NewsWorking for the Future

Actions

Governor Larry Hogan signs Grace's Law 2.0

Posted: 8:24 PM, Apr 18, 2019
Updated: 2019-04-19 08:48:59-04

ANNAPOLIS, Md. — It was Easter Sunday in 2012 when Grace McComas took her own life because of cyber-bullying.

Seven years later, a bill with her name on it gets an upgrade.

"And finally we are enacting Grace's law," said Governor Larry Hogan.

Hogan signed 195 bills into law, one of them is Grace's Law 2.0. Grace's parents Chris and Dave McComas were on hand for the bill signing.

Grace's mother recounts how vicious the on line bullying was for her daughter.

"I hate, hate, hate, hate, hate, hate, hate you. I hope you see this and cry yourself to sleep and then kill yourself," said Chris McComas.

There is no changing the past but, this can change the future for others families.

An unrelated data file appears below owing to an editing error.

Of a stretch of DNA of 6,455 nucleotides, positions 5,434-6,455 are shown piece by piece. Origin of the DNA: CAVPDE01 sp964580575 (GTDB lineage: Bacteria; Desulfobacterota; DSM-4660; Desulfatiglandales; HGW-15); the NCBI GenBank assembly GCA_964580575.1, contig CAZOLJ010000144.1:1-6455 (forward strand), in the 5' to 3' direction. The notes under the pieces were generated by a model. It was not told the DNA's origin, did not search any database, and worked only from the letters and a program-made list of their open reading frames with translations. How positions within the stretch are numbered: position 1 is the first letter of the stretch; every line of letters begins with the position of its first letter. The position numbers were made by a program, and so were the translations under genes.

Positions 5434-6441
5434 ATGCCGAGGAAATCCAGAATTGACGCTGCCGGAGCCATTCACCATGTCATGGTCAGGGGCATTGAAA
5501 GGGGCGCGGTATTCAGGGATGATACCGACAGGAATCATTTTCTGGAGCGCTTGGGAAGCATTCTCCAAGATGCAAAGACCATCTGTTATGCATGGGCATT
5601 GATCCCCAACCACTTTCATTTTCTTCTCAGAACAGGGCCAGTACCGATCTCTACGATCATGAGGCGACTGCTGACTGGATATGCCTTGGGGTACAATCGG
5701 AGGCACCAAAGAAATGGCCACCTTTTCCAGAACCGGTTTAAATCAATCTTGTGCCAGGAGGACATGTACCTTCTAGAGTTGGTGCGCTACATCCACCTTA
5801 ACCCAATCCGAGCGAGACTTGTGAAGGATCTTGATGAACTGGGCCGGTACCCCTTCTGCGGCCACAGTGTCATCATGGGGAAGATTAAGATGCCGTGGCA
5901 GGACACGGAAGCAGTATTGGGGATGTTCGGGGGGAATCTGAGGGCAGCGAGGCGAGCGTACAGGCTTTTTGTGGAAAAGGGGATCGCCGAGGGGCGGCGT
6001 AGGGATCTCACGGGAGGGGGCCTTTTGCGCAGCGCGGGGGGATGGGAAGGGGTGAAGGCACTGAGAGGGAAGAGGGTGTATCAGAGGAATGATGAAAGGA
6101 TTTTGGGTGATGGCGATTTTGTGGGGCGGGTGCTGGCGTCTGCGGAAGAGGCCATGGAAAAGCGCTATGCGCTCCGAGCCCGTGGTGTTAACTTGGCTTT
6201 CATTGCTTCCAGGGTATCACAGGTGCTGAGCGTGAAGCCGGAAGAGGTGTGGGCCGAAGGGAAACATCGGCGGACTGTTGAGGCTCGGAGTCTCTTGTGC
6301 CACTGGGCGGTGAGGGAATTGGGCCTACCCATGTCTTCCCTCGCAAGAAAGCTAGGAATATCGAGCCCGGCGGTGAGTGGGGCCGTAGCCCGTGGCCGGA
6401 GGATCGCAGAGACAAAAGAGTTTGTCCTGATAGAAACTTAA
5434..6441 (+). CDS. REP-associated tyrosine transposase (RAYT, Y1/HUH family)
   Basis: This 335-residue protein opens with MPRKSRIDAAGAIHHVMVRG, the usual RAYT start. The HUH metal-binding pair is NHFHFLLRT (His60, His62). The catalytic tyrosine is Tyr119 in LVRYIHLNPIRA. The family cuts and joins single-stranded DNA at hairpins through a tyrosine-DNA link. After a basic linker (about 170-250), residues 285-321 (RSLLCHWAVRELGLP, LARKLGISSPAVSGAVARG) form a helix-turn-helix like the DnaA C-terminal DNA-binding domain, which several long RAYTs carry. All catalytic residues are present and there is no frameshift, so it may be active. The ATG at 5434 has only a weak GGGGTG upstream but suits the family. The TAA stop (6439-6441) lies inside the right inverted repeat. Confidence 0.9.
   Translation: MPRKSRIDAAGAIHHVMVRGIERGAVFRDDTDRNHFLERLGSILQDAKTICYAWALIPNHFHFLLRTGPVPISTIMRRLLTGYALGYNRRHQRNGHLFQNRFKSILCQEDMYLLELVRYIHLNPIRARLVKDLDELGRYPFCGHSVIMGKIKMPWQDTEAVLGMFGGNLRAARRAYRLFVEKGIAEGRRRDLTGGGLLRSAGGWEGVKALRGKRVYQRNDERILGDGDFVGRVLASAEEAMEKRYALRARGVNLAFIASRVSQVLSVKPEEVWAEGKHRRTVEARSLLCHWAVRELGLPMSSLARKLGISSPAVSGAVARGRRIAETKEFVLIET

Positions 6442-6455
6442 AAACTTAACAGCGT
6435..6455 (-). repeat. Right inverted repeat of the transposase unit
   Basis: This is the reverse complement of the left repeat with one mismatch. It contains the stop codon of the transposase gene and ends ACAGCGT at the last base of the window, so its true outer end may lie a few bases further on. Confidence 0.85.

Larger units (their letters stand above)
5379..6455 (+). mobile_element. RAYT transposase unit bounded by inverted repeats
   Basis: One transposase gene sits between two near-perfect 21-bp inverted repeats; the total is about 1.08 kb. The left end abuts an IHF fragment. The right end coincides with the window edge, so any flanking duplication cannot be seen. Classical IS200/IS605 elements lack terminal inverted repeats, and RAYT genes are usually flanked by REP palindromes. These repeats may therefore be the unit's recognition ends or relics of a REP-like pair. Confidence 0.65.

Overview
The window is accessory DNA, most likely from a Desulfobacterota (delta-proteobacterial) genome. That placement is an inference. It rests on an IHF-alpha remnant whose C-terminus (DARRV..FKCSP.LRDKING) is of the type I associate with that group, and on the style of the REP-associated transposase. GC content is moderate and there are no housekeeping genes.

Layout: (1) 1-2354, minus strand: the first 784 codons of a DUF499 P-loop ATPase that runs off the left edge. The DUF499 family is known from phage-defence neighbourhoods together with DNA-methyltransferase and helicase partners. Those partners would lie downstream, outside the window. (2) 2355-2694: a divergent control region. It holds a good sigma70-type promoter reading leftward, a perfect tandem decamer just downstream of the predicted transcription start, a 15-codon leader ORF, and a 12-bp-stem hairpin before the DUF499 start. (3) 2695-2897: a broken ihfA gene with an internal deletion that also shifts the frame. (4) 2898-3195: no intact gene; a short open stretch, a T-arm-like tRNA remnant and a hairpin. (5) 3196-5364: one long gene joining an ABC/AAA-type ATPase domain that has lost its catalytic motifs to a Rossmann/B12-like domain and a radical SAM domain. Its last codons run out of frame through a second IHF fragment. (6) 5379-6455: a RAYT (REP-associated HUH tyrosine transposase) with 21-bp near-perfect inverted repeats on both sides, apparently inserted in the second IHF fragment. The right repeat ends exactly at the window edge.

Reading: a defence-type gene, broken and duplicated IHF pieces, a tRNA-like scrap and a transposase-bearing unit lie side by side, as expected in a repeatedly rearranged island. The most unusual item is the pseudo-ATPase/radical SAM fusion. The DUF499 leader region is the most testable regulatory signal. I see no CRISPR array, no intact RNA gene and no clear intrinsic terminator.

"This will protect future children future children from the types of things that we couldn't protect her from," said Chris McComas.

"We've kind of democratized content. So now everybody has the power in their own hands and there's no more, you know you don't have an editor behind you and people can say what every they want to a wide audience and something has got to control that," said Dave McComas.

"All over the place with this keyboard courage, you know a bunch of cowards sitting in the basement in the dark," said Zirkin.

Senator Bobby Zirkin was the Senate sponsor of the bill which cleaned up a few loopholes from the previous law. Now, you don't have to wait for several occasions of online abuse to report it to police, one message and you can act immediately.

"If somebody is sending out horrific things about a child, the victims family and the child can walk into court and get a peace order. So you can get it stopped right then and there."

A stronger law that may make it better for all.

"To have a deterrent that might actually have some weight to it, that can help hopefully will curb some of that behavior," said Dave McComas.

"That it matters how you act in public life. That it matters what you say to people and what your words are," said Chris McComas.